This week Reggie’s Home has been focusing on what systems we could use to make the Alabama climate feel more thermally comfortable. Reggie does not want A/C in his new home which means our design has to focus on heating and cooling using passive methods. While considering what passive strategies to use it has been important for us to keep in mind that although the summer can get very hot, Alabama is actually a heating climate. This means that there are more days in which spaces would need to be heated rather than cooled. So far we have been researching cooling with simple methods like cross ventilation, the use of a fan, and using a dehumidifier. In terms of heating we’ve been looking at how we could use earth tubes and a wood stove.
Earth tubes are tubes that run underground and precondition the temperature of incoming air before it enters the building. In the winter, the ground is warmer than the air, meaning that the air is warmed as it passes through the tubes. In certain climates it is believed that earth tubes can change the temperature of the air up to 68 degrees Fahrenheit. While doing this research one big question always comes up; how do we know it’ll work in our climate? Lucky for us we have been able to gather data from Earth tubes used in our own backyard!
In 2016, a combination of earth tubes and a solar chimney was used as a passive system for the storehouse on Rural Studio’s Morrisette Campus. The exchange was optimized to create a temperature difference of 15 degrees Fahrenheit between the exterior and interior. In order to test if it’s working the way it was designed we placed temperature sensors outside the storehouse and within the tube in the interior of the storehouse. Through the months of December to February we can see that on average the highest temperature change is 6 degrees Fahrenheit.
Now the question becomes, how much of a difference is 6 degrees Fahrenheit when it is 32 degrees Fahrenheit outside? This leads us to research different methods that could work instead of or in addition to earth tubes. To help with heating we have been exploring the option of a wood stove which would work as a constant space heater within the home. If placed correctly, a wood stove would be more than enough to heat the entire home.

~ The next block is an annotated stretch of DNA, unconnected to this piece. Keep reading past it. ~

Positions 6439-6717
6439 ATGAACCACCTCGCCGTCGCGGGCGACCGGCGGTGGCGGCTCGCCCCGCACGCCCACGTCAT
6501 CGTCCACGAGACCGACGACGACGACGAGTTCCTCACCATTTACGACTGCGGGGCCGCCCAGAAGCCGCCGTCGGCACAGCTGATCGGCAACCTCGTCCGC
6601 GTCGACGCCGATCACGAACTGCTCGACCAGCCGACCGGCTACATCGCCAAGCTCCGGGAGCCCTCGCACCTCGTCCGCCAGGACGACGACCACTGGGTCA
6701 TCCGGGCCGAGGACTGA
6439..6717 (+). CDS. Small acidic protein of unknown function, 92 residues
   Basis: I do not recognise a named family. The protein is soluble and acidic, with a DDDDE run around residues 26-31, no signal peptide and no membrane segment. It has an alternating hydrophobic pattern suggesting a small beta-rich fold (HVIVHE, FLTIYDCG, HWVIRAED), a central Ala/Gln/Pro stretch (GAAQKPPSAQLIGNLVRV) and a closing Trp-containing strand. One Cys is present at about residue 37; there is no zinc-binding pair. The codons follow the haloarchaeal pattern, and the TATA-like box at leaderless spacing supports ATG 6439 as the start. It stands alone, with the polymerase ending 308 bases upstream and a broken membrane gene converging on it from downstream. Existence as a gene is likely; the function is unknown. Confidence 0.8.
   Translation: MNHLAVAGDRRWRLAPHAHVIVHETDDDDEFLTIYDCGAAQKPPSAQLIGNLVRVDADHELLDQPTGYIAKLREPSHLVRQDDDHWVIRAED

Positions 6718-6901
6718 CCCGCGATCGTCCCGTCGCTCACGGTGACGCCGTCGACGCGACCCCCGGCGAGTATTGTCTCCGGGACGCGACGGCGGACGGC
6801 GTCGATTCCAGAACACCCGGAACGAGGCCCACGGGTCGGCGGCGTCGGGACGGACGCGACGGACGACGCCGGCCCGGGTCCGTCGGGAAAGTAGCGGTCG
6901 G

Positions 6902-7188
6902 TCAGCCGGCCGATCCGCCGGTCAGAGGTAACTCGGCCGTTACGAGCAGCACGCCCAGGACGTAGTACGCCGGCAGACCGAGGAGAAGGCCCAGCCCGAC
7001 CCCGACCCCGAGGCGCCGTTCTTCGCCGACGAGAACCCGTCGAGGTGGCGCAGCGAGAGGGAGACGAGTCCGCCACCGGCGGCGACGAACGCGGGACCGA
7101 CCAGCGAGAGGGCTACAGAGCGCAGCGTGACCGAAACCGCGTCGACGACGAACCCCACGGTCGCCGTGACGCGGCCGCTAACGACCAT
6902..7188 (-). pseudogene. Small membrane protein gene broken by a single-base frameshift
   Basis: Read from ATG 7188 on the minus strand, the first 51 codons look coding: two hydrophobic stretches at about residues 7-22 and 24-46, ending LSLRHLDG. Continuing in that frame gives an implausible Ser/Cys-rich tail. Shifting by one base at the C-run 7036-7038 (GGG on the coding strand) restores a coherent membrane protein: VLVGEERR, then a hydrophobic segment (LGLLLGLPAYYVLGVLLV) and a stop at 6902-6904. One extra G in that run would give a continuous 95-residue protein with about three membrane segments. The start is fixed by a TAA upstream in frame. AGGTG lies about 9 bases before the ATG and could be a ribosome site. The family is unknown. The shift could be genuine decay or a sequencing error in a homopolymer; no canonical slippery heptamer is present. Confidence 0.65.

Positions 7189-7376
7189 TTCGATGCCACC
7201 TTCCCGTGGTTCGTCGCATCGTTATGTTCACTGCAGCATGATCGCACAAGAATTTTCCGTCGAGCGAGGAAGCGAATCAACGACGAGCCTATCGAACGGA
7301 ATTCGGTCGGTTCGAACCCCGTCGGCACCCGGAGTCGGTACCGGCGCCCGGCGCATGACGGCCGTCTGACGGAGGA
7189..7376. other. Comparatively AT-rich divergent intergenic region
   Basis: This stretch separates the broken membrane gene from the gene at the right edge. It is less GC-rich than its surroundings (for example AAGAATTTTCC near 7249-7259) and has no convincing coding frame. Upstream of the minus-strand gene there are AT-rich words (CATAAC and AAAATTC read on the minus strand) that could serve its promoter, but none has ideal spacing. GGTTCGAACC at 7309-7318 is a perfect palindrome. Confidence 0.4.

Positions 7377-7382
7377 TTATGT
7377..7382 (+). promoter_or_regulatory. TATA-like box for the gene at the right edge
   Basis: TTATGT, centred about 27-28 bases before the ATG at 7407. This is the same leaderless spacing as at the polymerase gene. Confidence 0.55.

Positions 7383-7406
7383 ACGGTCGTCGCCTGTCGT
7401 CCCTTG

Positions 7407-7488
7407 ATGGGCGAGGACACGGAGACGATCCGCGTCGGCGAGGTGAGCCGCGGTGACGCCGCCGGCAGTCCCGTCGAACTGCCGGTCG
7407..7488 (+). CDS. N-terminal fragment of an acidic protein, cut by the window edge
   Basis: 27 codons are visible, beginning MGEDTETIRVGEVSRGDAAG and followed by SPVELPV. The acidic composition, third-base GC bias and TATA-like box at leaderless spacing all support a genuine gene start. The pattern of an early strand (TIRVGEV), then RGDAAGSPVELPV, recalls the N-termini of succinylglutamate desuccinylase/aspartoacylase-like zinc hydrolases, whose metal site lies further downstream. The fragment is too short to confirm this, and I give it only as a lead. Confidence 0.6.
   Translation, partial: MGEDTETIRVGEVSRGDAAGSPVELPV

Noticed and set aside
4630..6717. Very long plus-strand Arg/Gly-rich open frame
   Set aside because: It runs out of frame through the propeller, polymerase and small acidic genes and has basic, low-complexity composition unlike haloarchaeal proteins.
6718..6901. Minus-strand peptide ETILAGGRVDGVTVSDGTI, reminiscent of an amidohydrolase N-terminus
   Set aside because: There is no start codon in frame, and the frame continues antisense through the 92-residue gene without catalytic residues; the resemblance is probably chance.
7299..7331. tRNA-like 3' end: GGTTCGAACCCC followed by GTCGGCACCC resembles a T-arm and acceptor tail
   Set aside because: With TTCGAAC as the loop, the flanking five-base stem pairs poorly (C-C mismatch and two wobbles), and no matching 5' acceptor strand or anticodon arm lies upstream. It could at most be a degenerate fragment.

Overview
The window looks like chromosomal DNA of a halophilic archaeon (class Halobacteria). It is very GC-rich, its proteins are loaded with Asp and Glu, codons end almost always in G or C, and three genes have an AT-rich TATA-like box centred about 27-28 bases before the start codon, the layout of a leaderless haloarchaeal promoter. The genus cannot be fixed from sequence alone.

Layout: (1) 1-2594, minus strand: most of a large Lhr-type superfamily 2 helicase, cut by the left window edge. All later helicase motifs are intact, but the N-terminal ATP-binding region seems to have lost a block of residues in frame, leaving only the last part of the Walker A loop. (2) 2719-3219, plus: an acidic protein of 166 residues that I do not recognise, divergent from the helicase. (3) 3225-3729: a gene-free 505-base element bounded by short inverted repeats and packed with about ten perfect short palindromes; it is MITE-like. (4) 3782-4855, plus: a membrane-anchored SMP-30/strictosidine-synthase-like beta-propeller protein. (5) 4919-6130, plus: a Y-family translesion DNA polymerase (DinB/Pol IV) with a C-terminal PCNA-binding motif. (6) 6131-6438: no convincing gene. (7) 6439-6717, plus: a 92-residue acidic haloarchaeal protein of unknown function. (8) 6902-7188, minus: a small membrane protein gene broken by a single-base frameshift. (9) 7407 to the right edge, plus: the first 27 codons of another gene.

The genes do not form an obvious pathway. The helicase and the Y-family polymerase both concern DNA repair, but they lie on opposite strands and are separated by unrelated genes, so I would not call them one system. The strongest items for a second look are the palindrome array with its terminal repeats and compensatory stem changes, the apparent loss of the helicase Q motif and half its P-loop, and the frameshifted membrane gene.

This coming week we will continue to move our design forward and use the research of these systems to determine how we can optimize the performance of the home. In the mean time enjoy these pictures of the team incase you forgot what we looked like!
Hello from Reggie’s Home team! These past few weeks we have been busy continuing our site analysis while beginning some design iterations. With the help of reviewers: Andrew Berman, Julie Eizenberg, and Hank Koning we have been pushing forward with our design!
After Reggie-fying our case studies we landed upon two schemes, a bar and divided volumes. Each scheme aimed to build the minimal space needed to live in order to be able to maximize the space outside of the home. We also looked at blurring the line between the boundaries of the home. After talking to Andrew Berman, we realized that the bar scheme made the most sense because we would be building less than the divided volumes scheme. The bar scheme would also allow the complexity of the home to come from the way Reggie lives in it and not the architecture. Once we established we would move forward with the bar scheme we sat down and determined exactly what the bar needed to accomplish for Reggie to live the way he wants.
After we created guidelines for what the bar scheme needed to accomplish, we had a couple design charrettes and presented them to Julie Eizenberg and Hank Koning.
The conversation with Julie and Hank allowed us to understand that the building is only one part of our design. We also have to consider how the home will interact with the site. In a way, the SITE is the HOME.
In addition to working in studio on our design charrettes, we have also finished clearing out our site and have begun to conduct a site survey.
Thats all we have for now! Stay tuned for Soup Roast festivities.
In order to start thinking about each of the product line homes on Ophelia’s site, the 3rd-year studio has done hundreds (!) of drawings. They started with a charrette exercise to quickly sketch their ideas on paper and compile an initial understanding of the 20K Project, constraints, and opportunities.
Then, they split up into teams of 4 or 5 and each team was assigned a different product line house. Their assignment was to test the houses’ compatibility with the site and the “fit and feel” of the interior relative to their clients needs.
The main challenge of this year’s house was figuring out how to accommodate a guest that might stay for an extended period. The group used many different types of drawings to help them better understand the opportunities for growth within the house, specifically different plans options of each house along with vignettes showing different ways the client might use the space if not for an extra bed. They also worked out how the foundation will be built and function in each product line home by using sectional drawings.
In addition to the more technical drawings, the 3rd-years also sketched diagrams and perspectives, crafted a site model with the three standard product line homes, and made porch detail models for their specific proposals.
They repeated this process of drawing and presenting until the Studio and instructors felt they could comfortably and unanimously eliminate one of the proposals from the running because it would not be right for their client.
Through this process, the 3rd-years have since eliminated one home and will continue to explore and develop their ideas for the other two product line homes and how they will best work for their project. Stay tuned to see what product line home this studio will build for Ophelia!
Oh yeah, and every Wednesday is “haiku Wednesday” …